Dips

Works back of the arms, upper back and shoulders.

Shuffle to the front of a low coffee table or use your bottom stair, with your hands gripping the edge (fingers pointing forwards) and your shoulders pressed back and down. Your legs should be bent, feet flat on the floor. Now, lower yourself towards the ground by bending the arms but do not allow the shoulders to roll forwards. Only go so far as to create a right angle at the elbow joint. Execute each repetition slowly, focusing on using the muscles at the back of the upper arm to push you up.

Aim for 12 repetitions.

Ball curl-ups

Works the abdominals.

Sit on a fit ball close to a wall and maneuver yourself so that your feet are against the wall and you are facing it. Lie back on the ball, with fingers lightly supporting your head and position your bottom at the very front of the ball’s surface. Now draw your navel to spine and curl the shoulders and torso upward. Pause then lower and repeat.

Aim for 16 repetitions.

Lunge with overhead press

Works the bottom, thighs, shoulders and back of upper arms.

You’ll need a little coordination for this one! Stand with feet below hipbones, and a weight in each hand, resting on your shoulders. Lunge forward with your right leg, bending the knee and allowing the left foot to come off the floor and the left knee to travel towards the floor. Simultaneously, extend the arms overhead – lifting the weights straight up, with palms facing forwards. As you return the right leg to the start position, lower the weights back to the shoulders. Lift them again as you step forward with the left leg.

Aim for 12 alternating repetitions.

Ball pullover

Works upper and mid back and chest and stabilizing muscles.

Take a weight in both hands (hold the stem with both hands) and carefully lower yourself back onto a fit ball, with the weight suspended directly over your chest. Stabilise yourself by keeping the bottom and ab muscles tight and your pelvis level, and then extend the weight up and over your head, allowing the arms to slightly bend as the weight lowers behind you. Pause, then without arching your back, draw the weight back to the start position and repeat.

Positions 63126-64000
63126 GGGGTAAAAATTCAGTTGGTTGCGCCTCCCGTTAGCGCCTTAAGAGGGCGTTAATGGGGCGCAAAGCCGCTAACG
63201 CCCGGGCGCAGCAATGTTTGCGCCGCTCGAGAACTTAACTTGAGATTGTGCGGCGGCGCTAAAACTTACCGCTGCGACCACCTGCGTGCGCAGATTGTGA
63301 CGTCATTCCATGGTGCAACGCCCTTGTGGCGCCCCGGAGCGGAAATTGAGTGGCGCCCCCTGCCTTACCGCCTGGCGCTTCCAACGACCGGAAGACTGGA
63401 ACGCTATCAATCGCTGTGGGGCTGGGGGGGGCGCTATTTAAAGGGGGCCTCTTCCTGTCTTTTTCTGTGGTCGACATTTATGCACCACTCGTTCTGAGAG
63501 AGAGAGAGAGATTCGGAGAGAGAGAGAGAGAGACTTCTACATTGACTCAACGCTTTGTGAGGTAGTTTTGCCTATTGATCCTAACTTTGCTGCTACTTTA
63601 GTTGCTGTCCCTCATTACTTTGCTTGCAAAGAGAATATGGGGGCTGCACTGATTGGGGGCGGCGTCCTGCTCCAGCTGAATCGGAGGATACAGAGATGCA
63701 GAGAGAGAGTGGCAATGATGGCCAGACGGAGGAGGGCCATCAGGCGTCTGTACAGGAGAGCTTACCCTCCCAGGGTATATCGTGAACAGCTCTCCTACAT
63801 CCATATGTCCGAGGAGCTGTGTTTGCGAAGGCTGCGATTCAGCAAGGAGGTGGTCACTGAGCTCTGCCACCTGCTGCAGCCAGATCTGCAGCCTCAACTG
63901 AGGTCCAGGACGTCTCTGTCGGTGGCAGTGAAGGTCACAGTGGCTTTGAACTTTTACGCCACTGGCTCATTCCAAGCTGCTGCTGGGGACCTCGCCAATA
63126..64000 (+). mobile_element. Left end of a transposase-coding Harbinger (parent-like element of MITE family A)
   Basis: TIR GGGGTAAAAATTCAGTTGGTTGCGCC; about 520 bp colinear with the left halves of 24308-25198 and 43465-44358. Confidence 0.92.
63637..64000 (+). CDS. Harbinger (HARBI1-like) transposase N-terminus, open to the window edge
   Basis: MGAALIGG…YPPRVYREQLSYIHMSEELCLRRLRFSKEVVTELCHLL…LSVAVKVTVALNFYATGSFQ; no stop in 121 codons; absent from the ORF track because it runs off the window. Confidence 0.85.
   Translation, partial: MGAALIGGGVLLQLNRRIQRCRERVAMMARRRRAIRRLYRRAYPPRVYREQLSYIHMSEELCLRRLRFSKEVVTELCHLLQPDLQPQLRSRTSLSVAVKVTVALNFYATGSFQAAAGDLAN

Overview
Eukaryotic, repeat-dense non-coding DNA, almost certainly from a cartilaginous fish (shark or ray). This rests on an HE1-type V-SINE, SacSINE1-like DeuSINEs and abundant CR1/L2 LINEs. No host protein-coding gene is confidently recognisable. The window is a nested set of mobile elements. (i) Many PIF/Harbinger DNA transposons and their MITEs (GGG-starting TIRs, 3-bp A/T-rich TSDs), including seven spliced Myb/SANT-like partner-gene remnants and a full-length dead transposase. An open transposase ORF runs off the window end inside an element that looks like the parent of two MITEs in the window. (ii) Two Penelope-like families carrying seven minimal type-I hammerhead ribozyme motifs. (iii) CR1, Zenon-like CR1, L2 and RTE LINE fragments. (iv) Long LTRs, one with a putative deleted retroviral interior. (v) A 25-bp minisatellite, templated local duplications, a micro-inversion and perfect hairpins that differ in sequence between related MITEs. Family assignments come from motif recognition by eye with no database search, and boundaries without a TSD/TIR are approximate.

Aim for eight repetitions.

Step-ups with biceps curl

Works hips, thighs bottom and biceps.

Stand in front of a step between ankle height and just below the knee (the lower the easier) with a weight in each hand. Step up with the right foot, ensuring the foot goes fully on to the step with heel down. As you step up, bend both arms, to bring the weights in towards the shoulders. As you step down, lower the weights by straightening the arms. Now step up with the left foot, repeating the arm curl.

Aim for 20 repetitions.

Incline push up with rear leg lift

Works chest, upper arms, shoulders, bottom and back of thighs.

Stand a metre in front of a sturdy table and place your hands shoulder-width apart on the edge. Draw your navel to spine and bring your body into a straight line from the heels to the crown. Now, lower your chest towards the table by bending the arms at the elbow. Simultaneously, extend one leg behind you, really squeezing the bottom to lift it. Lower the leg as you straighten the arms. Lift the other leg as you perform the next rep and continue to alternate for the rest of the set.

Aim for 12 repetitions.

Ball roll in

Works core stabilizers, abdominals, chest, front of shoulders, upper arms and hip flexors.